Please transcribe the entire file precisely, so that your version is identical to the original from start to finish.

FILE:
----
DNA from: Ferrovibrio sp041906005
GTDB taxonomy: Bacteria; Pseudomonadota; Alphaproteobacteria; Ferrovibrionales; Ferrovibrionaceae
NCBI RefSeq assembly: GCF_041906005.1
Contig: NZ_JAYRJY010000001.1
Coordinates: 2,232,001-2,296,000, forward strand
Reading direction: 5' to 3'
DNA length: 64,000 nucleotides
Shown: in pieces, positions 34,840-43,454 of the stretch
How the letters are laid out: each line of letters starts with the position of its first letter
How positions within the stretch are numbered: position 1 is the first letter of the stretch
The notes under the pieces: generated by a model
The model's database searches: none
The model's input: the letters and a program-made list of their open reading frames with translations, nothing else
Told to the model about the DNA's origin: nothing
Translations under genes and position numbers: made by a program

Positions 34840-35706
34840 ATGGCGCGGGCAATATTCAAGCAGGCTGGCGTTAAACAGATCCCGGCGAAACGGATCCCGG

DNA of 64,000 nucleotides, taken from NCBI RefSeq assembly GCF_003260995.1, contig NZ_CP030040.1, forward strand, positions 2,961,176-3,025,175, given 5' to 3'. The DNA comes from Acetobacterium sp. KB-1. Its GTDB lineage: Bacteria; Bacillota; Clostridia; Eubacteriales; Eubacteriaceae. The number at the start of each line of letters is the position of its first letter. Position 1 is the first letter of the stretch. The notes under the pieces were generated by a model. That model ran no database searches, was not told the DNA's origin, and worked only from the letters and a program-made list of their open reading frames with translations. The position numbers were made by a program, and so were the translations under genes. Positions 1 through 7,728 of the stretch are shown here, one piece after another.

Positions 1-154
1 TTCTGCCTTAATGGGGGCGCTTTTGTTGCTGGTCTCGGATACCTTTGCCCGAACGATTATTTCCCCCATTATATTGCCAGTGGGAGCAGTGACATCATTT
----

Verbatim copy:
DNA from: Ferrovibrio sp041906005
GTDB taxonomy: Bacteria; Pseudomonadota; Alphaproteobacteria; Ferrovibrionales; Ferrovibrionaceae
NCBI RefSeq assembly: GCF_041906005.1
Contig: NZ_JAYRJY010000001.1
Coordinates: 2,232,001-2,296,000, forward strand
Reading direction: 5' to 3'
DNA length: 64,000 nucleotides
Shown: in pieces, positions 34,840-43,454 of the stretch
How the letters are laid out: each line of letters starts with the position of its first letter
How positions within the stretch are numbered: position 1 is the first letter of the stretch
The notes under the pieces: generated by a model
The model's database searches: none
The model's input: the letters and a program-made list of their open reading frames with translations, nothing else
Told to the model about the DNA's origin: nothing
Translations under genes and position numbers: made by a program

Positions 34840-35706
34840 ATGGCGCGGGCAATATTCAAGCAGGCTGGCGTTAAACAGATCCCGGCGAAACGGATCCCGG

DNA of 64,000 nucleotides, taken from NCBI RefSeq assembly GCF_003260995.1, contig NZ_CP030040.1, forward strand, positions 2,961,176-3,025,175, given 5' to 3'. The DNA comes from Acetobacterium sp. KB-1. Its GTDB lineage: Bacteria; Bacillota; Clostridia; Eubacteriales; Eubacteriaceae. The number at the start of each line of letters is the position of its first letter. Position 1 is the first letter of the stretch. The notes under the pieces were generated by a model. That model ran no database searches, was not told the DNA's origin, and worked only from the letters and a program-made list of their open reading frames with translations. The position numbers were made by a program, and so were the translations under genes. Positions 1 through 7,728 of the stretch are shown here, one piece after another.

Positions 1-154
1 TTCTGCCTTAATGGGGGCGCTTTTGTTGCTGGTCTCGGATACCTTTGCCCGAACGATTATTTCCCCCATTATATTGCCAGTGGGAGCAGTGACATCATTT